William Hill/Amaya advisers keep seats in merger talks after jumping fence

Horseracing silhouette jumping fence


Saddling up and swapping mounts in the advisory stakes

William Hill and Amaya confirmed they were in talks over an all-share merger of equals in a joint statement on October 8, saying any deal would be structured as a reverse takeover. They gave no value for the deal, but London-listed William Hill has a market capitalisation of about £2.5 billion, while Toronto-listed Amaya’s market cap is roughly C$ 3.4 billion (£2 billion).

If the deal were valued at £4.5 billion on the basis of the companies’ market caps, it would be Macquarie Capital’s largest deal acting for a UK acquirer or target, according to analysis of data from Dealogic.

The advisory and capital markets business of Macquarie is acting alongside Citigroup, which is also William Hill’s joint broker, as financial advisers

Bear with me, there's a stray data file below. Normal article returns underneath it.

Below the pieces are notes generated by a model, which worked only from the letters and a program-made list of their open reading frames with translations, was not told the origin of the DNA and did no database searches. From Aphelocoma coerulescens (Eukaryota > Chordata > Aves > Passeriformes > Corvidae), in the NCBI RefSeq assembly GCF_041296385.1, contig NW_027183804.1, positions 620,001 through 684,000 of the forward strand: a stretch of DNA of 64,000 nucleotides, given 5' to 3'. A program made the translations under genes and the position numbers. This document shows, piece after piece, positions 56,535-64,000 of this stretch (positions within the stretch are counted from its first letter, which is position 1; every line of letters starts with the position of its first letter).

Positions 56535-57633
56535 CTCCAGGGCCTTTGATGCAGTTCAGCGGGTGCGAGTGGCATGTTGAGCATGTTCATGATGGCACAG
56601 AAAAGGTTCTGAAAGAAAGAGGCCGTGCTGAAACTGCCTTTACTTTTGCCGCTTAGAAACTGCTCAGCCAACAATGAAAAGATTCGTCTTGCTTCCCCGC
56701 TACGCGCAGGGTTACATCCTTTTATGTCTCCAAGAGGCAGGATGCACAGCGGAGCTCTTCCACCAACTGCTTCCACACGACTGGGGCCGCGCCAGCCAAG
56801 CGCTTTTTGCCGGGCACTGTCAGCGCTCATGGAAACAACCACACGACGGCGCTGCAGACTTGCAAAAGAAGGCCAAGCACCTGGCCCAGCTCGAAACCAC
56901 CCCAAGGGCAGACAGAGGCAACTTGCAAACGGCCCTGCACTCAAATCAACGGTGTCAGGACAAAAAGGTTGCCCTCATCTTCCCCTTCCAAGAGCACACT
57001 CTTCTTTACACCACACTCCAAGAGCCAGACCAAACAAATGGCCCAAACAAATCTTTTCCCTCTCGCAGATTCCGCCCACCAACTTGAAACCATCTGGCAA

Macquarie’s involvement comes a year after it hired former Jefferies banker Ben Bailey to run its European entertainment team. Bailey, Macquarie’s head of telecoms, media, entertainment and technology for Europe, is working on the deal alongside his Los Angeles-based managing director colleague Sung Chun, according to the joint statement.

Macquarie is no stranger to William Hill’s merger suitor, having been among the advisers to Amaya on its transformative acquisition of Rational Group, operator of the PokerStars and Full Tilt Poker brands, in 2014.

For Citi, UK investment banking head Jan Skarbek and corporate broking head Andrew Seaton are advising William Hill, according to the statement.

William Hill’s other joint broker, Barclays, also advised Amaya on the Rational Group deal, and is again on the Canadian group’s side of the table in the negotiations on the latest deal. The bank’s team handling discussions includes its co-head of TMT for Emea, Daniel Ross, Canadian M&A chief Trond Lossius and Ragavan Bala, New York-based head of real estate M&A.

Earlier in the year, William Hill called on both Citi and Barclays after it received the attention of gaming companies 888 Holdings and The Rank Group, which were being advised on a possible offer by Morgan Stanley. 888 and Rank said in late August that they would not make an offer for William Hill.

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